We’ve taken a look at both Corsair’s new Ironclaw RGB and its Harpoon RGB Wireless, and now it’s time for a throwback to the first ever review I published at TR. All the way back in 2014, when I was only fourteen years old, I put together a video review of Corsair’s Raptor M45, Vengeance M65, and M95. The age of the video and my age at the time I made it definitely show. My voice and the M65 have both developed since the time of that review, and the mouse is still a contender in the gaming mouse market. It seems fitting to give the updated M65 RGB Elite a proper written review almost five years after that first one.
The core design of the M65 RGB Elite remains unchanged. The body of the mouse consists of an aluminum base topped by three plastic panels that are separated by visible seams. The right side panel has been lengthened in the back, and the left side panel has been shortened in the front, but the shape is otherwise the same as the original M65. I’ve always liked the shape of the M65 and have always found it comfortable to use, so I’m happy Corsair didn’t mess with it in any significant way with the M65 RGB Elite.
Unlike the oversized Ironclaw, the M65 RGB Elite is an average-sized mouse with a subtle arch that should suit a wide range of hand sizes and grip styles. It’s also quite sturdy, even with its noticeable panel gaps. It doesn’t let out a single peep when shaken. The open back removes the possibility that you’ll run over the bottom of your palm when you’re sliding the mouse backwards.
Corsair has wisely not transplanted the iffy scroll wheel from the Glaive and Ironclaw into the M65 RGB Elite. This scroll wheel rotates confidently forward and back without any sloppy wiggling. The scrolling action can sound a little rattly, but the detents are clearly defined, making precise scrolling a breeze.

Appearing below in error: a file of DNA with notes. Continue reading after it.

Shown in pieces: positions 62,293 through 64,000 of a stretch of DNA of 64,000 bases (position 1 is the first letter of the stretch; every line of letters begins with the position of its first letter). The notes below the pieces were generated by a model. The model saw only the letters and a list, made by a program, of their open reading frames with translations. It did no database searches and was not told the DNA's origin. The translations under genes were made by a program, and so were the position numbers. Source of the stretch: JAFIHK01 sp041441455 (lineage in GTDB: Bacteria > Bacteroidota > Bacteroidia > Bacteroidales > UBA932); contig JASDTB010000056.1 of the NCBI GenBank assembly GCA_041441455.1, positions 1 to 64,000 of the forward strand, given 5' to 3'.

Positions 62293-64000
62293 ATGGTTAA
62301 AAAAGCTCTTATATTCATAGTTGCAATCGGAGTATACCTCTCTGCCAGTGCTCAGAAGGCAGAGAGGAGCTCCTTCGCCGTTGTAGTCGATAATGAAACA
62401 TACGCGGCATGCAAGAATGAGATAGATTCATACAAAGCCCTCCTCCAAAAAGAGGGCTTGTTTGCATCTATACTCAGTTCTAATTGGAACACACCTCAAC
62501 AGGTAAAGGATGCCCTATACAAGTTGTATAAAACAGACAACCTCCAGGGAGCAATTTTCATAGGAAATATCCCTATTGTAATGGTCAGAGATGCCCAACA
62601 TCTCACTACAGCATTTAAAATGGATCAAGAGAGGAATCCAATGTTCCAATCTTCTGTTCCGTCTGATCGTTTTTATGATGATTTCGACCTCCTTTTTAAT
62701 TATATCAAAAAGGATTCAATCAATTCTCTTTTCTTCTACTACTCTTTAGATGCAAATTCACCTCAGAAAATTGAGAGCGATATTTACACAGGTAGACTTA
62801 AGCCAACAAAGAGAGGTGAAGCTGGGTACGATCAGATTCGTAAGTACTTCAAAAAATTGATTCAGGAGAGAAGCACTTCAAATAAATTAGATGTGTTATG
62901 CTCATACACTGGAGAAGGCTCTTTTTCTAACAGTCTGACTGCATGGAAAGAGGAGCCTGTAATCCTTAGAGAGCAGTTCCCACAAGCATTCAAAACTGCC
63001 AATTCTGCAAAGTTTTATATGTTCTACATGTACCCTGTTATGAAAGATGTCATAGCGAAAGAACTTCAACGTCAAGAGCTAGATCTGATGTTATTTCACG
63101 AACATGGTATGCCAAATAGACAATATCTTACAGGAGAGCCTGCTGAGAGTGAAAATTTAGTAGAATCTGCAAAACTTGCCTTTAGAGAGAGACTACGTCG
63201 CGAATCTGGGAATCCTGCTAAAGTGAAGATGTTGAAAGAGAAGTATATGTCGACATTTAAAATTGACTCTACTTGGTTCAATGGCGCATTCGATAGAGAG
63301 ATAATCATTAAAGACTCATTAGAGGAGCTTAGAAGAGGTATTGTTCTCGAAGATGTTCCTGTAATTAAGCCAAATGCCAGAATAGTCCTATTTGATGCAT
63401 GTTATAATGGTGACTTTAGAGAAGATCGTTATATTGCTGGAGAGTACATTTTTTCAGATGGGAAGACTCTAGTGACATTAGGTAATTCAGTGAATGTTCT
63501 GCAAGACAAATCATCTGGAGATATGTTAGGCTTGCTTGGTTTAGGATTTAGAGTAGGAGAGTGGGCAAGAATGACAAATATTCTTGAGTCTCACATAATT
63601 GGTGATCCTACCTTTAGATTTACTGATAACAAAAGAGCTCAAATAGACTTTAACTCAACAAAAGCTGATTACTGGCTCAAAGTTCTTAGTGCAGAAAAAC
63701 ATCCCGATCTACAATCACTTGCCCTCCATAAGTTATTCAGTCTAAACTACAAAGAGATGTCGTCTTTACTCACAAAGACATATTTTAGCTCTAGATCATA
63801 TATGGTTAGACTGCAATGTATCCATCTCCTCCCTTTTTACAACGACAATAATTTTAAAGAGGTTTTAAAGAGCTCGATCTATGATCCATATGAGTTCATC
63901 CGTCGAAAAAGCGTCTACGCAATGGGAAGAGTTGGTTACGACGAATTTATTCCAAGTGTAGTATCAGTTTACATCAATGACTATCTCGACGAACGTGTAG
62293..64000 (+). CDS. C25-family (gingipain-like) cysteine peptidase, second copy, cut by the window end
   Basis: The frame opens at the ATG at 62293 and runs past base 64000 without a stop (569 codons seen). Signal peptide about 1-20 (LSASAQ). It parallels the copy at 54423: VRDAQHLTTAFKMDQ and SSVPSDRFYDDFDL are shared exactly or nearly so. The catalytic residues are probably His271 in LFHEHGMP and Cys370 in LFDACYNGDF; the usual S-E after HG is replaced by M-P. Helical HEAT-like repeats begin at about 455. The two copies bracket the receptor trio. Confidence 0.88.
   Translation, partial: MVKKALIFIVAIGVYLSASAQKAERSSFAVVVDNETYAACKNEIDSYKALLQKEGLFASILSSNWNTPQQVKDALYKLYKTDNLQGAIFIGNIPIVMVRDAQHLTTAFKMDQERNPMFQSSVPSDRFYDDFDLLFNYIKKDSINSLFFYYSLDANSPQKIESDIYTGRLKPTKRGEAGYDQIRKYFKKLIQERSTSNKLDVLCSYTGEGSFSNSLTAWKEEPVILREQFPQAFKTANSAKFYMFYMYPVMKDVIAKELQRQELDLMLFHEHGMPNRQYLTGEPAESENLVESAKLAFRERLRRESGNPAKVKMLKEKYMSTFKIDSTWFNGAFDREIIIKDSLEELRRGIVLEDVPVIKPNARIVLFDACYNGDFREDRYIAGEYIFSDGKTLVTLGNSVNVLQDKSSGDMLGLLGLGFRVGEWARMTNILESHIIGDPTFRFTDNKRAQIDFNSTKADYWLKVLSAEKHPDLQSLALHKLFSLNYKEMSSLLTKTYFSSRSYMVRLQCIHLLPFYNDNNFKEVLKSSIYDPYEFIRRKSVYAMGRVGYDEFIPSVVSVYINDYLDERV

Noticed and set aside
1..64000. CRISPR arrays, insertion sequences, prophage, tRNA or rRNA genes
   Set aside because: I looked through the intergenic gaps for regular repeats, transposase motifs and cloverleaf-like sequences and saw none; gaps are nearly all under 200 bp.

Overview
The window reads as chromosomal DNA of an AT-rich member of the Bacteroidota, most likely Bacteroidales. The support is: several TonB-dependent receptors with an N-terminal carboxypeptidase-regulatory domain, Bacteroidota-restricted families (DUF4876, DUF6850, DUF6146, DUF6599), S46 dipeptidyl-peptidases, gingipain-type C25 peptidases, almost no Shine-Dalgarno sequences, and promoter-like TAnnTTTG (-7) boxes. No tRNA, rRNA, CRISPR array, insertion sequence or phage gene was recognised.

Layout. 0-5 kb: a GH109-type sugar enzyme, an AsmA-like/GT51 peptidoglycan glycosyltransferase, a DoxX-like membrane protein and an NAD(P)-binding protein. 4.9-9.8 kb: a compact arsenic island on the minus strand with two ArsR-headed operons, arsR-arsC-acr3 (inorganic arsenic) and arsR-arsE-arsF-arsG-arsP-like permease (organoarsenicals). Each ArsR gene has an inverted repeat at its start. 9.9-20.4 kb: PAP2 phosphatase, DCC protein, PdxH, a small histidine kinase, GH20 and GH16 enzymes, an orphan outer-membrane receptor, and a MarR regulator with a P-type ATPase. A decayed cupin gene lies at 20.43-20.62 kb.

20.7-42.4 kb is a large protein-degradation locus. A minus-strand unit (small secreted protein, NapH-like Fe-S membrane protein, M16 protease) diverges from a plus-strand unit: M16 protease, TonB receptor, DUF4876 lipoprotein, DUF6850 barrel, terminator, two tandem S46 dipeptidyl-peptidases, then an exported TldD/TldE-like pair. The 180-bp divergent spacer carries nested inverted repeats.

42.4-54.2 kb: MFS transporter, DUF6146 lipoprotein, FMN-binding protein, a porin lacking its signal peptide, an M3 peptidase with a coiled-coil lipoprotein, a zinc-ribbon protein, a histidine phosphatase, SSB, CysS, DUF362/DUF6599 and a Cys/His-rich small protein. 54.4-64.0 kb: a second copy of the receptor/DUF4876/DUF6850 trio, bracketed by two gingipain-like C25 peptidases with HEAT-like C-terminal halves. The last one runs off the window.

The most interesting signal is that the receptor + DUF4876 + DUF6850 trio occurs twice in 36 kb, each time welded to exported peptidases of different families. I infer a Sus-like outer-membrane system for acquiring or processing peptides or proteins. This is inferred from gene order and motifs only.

I do have a small gripe regarding the scroll wheel’s proximity to the forward CPI button. My finger tends to clip it at the end of deep, backward scrolls. You do need to overcome a solid, well-weighted tactile bump in order to actuate the CPI buttons, so I don’t ever actually click that accidentally, but running into it occasionally when scrolling is a tad annoying. A little extra space between the scroll wheel and the forward CPI button would be nice.
An RGB LED that sits between the two CPI buttons indicates the present CPI level. There are six in total, and you can customize the color and brightness of the indicator light for each one. You can use the DPI buttons to switch between five of these CPI levels, but the sixth level can be activated only by holding down the red sniper button on the left side of the mouse.
The left and right mouse buttons and all three side buttons are delightfully clicky and well-weighted, which is especially important for the sniper button. It rests underneath my thumb when I grip the mouse, yet I’ve never once pressed it accidentally. However, when I did need to press and hold the button for a temporary CPI switch, it was happy to comply. Corsair actually made the sniper button a tad more square and moved it back a little compared to past designs. The two other side buttons have also been enlarged significantly and lengthened a smidge. All told, these shape and position changes have made the side buttons more natural to use. The old upper side buttons, in particular, were too out-of-the-way for comfort.
A six foot braided cable extends out from the left front of the mouse mouse and ends in a USB connector. The cable is quite flexible, but it retains the shape you give it pretty well.
|M65 RGB Elite|
|Dimensions (LxWxH)||4.6″ x 3.0″ x 1.5″
(117 x 77 x 39 mm)
|Weight||3.4-4.1 oz (97-115 g)|
|Max CPI||18,000 CPI|
|Sensor type||Optical (PMW3391)|
|Switch life||50 million actuations|
|Max polling rate||1000Hz|
|CPI switching levels||6|
|Cable length||6′ (1.8 m)|